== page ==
From the Women’s Prize Archives.
We caught up with the inimitable A. M. Homes to discuss her initial inspiration for May We Be Forgiven, writing from the male perspective and where she keeps her Bessie…
Where did the initial idea for May We Be Forgiven come from?
Zadie Smith was working on the anthology — The Book Of Other People and asked for a short story about “strong characters.” I’d been thinking about the relationships between siblings, brothers in particular and started writing what I thought was a short story. Seven years later I finished it. Sometimes I still call it a short story, a 700 page short story—because it has the compression of a short story—something I’d never thought was possible to sustain over so many pages.
Where do you keep your Bessie (the Baileys Women’s Prize for Fiction statue presented to winners)?
I keep my Bessie close to my heart — it means an enormous amount to me, and when I have to put it down — it rests on a shelf in my office along with a photo of my brother and me when we were young children.
Your creative output is huge (journalism, short stories, writing for television, art criticism) – which do you get the most enjoyment from currently?
I’m very flattered that you think it’s huge, I perpetually think I’m behind on everything. I enjoy certain aspects of journalism and working in television — the collaboration, the chance to get input and talk with others but in the end – my heart lives in a world of the imagination — fiction.
Your work seems to be quite scathing about Western mainstream culture – do you think there’s anything redeeming about contemporary life?
There’s an enormous amount about contemporary life that’s wonderfully redeeming — social progress towards a more equitable existence for people around the world, our global connectivity allows is to exchange ideas and take action more quickly and effectively. I’m thrilled by progress in science and technology — robotics, medicine. I tell my students that their future will not be based on what they know but we can imagine… And yet, of course — all that also has a dark side, so we need to be good global citizens — aware of not just what is good for us as individuals but best for everyone. All that to say, I’m not cynical — just realistic.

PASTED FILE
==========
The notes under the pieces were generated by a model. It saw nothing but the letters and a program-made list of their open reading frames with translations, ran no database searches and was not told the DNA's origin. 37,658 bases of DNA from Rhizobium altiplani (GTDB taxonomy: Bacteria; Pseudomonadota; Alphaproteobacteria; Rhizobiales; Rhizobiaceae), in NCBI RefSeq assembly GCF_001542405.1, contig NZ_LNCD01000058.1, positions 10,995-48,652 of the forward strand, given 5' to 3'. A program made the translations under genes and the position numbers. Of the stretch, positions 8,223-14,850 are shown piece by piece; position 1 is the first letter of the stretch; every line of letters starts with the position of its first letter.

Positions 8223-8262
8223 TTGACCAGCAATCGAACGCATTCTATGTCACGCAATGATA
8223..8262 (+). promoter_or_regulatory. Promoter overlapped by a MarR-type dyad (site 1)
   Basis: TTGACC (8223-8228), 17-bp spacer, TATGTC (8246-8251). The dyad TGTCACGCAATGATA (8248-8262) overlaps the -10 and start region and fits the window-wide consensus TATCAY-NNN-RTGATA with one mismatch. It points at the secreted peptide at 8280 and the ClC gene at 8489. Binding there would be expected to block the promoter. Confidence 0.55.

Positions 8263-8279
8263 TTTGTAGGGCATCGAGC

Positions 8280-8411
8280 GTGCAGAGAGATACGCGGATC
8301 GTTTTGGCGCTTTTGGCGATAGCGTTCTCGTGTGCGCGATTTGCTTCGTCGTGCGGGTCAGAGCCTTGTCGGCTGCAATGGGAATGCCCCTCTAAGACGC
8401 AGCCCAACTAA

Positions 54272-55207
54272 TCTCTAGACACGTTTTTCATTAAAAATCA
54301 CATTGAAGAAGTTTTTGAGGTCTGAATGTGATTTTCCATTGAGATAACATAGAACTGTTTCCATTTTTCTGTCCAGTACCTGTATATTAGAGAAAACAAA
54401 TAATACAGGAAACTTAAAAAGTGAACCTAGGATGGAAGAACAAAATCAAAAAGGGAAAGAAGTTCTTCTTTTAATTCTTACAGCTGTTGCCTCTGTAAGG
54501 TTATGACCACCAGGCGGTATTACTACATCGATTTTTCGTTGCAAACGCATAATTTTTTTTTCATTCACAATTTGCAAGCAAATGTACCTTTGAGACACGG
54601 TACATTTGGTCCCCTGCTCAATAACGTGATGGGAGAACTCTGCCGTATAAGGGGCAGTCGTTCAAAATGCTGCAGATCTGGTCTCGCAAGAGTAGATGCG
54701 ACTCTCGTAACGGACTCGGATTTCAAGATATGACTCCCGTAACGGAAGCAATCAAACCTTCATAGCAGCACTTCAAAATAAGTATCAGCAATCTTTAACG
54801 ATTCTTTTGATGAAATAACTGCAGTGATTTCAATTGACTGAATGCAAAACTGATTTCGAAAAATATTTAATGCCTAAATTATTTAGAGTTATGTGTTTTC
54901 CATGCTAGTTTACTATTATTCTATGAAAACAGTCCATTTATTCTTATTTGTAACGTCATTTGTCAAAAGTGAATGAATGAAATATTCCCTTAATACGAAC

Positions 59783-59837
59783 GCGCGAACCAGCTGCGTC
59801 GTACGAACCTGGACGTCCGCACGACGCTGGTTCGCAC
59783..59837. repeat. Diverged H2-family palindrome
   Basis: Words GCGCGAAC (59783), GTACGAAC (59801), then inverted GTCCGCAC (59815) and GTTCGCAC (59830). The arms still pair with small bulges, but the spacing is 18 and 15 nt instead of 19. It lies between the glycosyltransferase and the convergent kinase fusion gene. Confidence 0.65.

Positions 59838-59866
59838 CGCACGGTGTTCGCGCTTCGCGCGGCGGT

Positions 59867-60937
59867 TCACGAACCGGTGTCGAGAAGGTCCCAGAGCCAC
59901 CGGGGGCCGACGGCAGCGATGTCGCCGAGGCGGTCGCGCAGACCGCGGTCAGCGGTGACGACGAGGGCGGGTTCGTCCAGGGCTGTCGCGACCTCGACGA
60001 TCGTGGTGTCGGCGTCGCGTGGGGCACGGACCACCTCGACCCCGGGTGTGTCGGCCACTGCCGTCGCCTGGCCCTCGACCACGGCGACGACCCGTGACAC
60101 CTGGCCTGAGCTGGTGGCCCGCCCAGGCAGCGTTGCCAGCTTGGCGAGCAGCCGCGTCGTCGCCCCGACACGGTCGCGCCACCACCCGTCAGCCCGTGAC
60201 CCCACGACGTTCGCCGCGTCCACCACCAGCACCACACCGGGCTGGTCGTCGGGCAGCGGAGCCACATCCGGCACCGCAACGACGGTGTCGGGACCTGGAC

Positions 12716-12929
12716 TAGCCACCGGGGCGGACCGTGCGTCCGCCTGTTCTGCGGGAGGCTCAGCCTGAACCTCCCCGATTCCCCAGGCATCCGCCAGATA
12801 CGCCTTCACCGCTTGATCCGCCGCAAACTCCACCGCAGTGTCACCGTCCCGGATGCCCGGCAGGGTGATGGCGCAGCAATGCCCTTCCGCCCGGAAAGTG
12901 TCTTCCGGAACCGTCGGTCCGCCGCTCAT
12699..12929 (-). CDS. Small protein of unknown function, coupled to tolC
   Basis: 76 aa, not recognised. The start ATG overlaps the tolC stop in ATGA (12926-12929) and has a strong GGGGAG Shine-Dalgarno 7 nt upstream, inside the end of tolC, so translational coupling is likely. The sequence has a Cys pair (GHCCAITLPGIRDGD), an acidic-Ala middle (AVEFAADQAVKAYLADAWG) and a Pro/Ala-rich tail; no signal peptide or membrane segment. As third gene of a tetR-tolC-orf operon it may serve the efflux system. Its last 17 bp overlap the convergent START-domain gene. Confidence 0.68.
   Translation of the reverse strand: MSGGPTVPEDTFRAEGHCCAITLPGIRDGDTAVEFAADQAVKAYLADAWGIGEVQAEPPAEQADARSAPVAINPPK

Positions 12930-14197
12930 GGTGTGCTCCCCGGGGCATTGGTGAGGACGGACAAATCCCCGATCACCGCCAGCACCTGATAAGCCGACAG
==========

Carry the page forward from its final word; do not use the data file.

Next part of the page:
You’ve written from a male perspective many times in your books (May We Be Forgiven included) – do you find this a difficult thing to do?
Oddly, I find it easier to write from a male perspective than to write from a woman’s. In fiction I am writing what my wonderful teacher, Grace Paley used to call the “Truth According To The Character.” Writing from a woman’s perspective I run a higher risk of my own experience, my own gender getting in the way. Every time I write fiction, I learn by inhabiting the experience of someone I will never be. It’s a topic of debate among my students — whether one can understand, or own an experience they’ve not lived—I firmly believe it can be done.
Forgiveness and redemption are key themes in the novel – why were these important for you to write about?
They remain important ideas to me on both a personal and a larger cultural level and are essential in terms of making peace and coming together as a global culture—history shows us time and again that nothing good is gained by holding a grudge.
Can you tell us what you’re working on now?
A book of short stories, a novel, some television projects and raising money to help Yaddo, the 100 year old artists colony in Saratoga Springs, restore its buildings so that it can continue invite artists/writers from around the world to come and do their work in a beautiful setting among a community of other artists.
I put the website there in case anyone reading this wants to apply for a residency!